The air was fresh from the night's rain, and the leaves seemed greener, fuller than they had only a day before.

  She built a little fantasy that included steaming coffee and a walk down to the dock. By the time she'd taken the first step toward brewing the coffee, Cam came in through the hallway door.

  He hadn't shaved, she noted, and found that the stubble of beard suited her image of a lazy Sunday morning in the country. He lifted a brow.

  She got two mugs out of the cupboard, then lifted hers. "Good morning, Cameron."

  "Good morning, Anna." Deciding to play along, he walked over and gave her a chaste kiss. "How did you sleep?"

  "Very well, and you?"

  "Like a log." He wound a lock of her hair around his finger. "It wasn't too quiet for you?"

  "Quiet?"

  "City girl, country silence."

  "Oh. No, I liked it. In fact, I don't think I've ever slept better."

  They were grinning at each other when Seth stumbled in, rubbing his eyes. "Have we got anything to eat?"

  Cam kept his gaze locked on Anna's. "Phillip ran his mouth about making waffles. Go wake him up."

  "Waffles? Cool." He ran off, his bare feet slapping on the wood floor.

  "Phillip's not going to appreciate that," Anna commented.

  "He's the one who started the waffle rumor."

  "I could make them."

  "You made dinner. We take turns around here. To avoid chaos. And the shedding of blood." A loud and nasty thud sounded over their heads and made Cam grin. "Why don't we pour that coffee and take a walk out of the line of fire?"

  "I was thinking the same thing."

  On impulse, he grabbed a fishing pole. "Hold this." A hunt through the fridge netted him a small round of Phillip's Brie.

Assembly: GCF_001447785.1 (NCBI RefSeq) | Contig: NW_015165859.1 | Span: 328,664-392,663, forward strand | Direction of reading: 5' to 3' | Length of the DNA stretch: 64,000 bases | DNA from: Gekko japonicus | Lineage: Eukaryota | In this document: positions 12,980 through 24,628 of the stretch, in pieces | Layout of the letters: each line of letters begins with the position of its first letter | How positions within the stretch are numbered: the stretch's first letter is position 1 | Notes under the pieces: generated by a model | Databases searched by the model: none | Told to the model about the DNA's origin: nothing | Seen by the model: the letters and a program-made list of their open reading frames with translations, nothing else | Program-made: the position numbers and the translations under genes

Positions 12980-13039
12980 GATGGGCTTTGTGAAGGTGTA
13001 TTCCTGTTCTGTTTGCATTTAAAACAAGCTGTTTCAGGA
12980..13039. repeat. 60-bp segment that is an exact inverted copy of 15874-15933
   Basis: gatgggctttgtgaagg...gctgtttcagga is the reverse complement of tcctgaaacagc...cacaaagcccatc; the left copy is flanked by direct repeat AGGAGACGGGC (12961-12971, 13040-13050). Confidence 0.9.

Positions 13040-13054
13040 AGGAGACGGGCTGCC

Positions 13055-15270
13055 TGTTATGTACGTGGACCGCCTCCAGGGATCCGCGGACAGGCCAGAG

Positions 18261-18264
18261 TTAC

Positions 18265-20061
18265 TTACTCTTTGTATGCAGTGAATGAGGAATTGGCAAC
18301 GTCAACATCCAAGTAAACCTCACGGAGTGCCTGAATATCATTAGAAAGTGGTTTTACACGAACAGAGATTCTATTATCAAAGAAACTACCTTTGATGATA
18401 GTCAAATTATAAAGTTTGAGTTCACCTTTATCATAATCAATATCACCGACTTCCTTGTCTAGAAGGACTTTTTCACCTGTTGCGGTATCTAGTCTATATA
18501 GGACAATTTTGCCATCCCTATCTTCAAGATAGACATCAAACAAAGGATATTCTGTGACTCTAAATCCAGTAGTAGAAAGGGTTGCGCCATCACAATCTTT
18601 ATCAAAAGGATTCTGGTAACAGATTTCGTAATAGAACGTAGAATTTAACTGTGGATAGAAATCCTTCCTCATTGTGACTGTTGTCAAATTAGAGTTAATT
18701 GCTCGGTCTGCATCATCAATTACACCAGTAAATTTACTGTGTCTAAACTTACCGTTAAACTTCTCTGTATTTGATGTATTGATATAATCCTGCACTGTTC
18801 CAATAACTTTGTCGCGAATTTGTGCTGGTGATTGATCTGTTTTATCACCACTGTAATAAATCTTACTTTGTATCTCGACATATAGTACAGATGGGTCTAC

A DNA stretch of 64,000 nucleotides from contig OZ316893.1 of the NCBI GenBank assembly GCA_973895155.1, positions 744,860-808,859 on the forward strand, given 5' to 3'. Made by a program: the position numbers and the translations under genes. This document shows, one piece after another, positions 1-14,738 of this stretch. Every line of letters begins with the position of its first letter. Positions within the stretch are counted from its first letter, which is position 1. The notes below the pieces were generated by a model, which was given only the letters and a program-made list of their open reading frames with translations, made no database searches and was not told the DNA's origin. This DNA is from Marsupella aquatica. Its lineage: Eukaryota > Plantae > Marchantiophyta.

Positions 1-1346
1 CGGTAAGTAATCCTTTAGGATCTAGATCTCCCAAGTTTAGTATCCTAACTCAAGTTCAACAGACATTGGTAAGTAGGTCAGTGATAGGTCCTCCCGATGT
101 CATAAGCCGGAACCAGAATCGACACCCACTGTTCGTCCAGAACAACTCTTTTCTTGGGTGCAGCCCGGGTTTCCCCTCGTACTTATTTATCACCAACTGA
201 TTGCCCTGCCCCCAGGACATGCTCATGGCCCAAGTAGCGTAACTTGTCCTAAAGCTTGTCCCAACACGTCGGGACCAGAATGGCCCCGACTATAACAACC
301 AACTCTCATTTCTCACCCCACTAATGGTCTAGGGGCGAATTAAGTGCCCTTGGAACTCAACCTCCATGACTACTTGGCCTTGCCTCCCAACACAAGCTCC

"I thought we were having waffles."

  "We are. This is bait." He tucked the cheese in his pocket and picked up his coffee.

  "You use Brie for bait?"

  "You use what's handy. A fish is going to bite, it'll bite on damn near anything." He handed her a mug of coffee. "Let's see what we can catch."

  "I don't know how to fish," she said as they headed out.

  "Nothing to it. You drown a worm—or in this case some fancy cheese—and see what happens."

  "Then why do guys go off with all that expensive, complicated gear and those funny hats?"

  "Just trappings. We're not talking dry fly-fishing here. We're just dropping a line. If we can't pull up a couple of cats by the time Phillip's got waffles on the table, I've really lost my touch."

  "Cats?" For one stunning moment, she was absolutely horrified. "You don't use cats as bait."

  He blinked at her, saw that she was perfectly serious, then roared with laughter. "Sure we do. You catch 'em by the tail, skin their bellies, and drop them in." He took pity on her only because she went deathly pale. But it didn't stop him from laughing. "Catfish, honey. We're going to bring up some catfish before breakfast."

  "Very funny." She sniffed and started walking again. "Catfish are really ugly. I've seen pictures."

  "You're telling me you've never eaten catfish?"

  "Why in the world would I?" A little miffed, she sat on the side of the dock, feet dangling, and cupped her mug in both hands.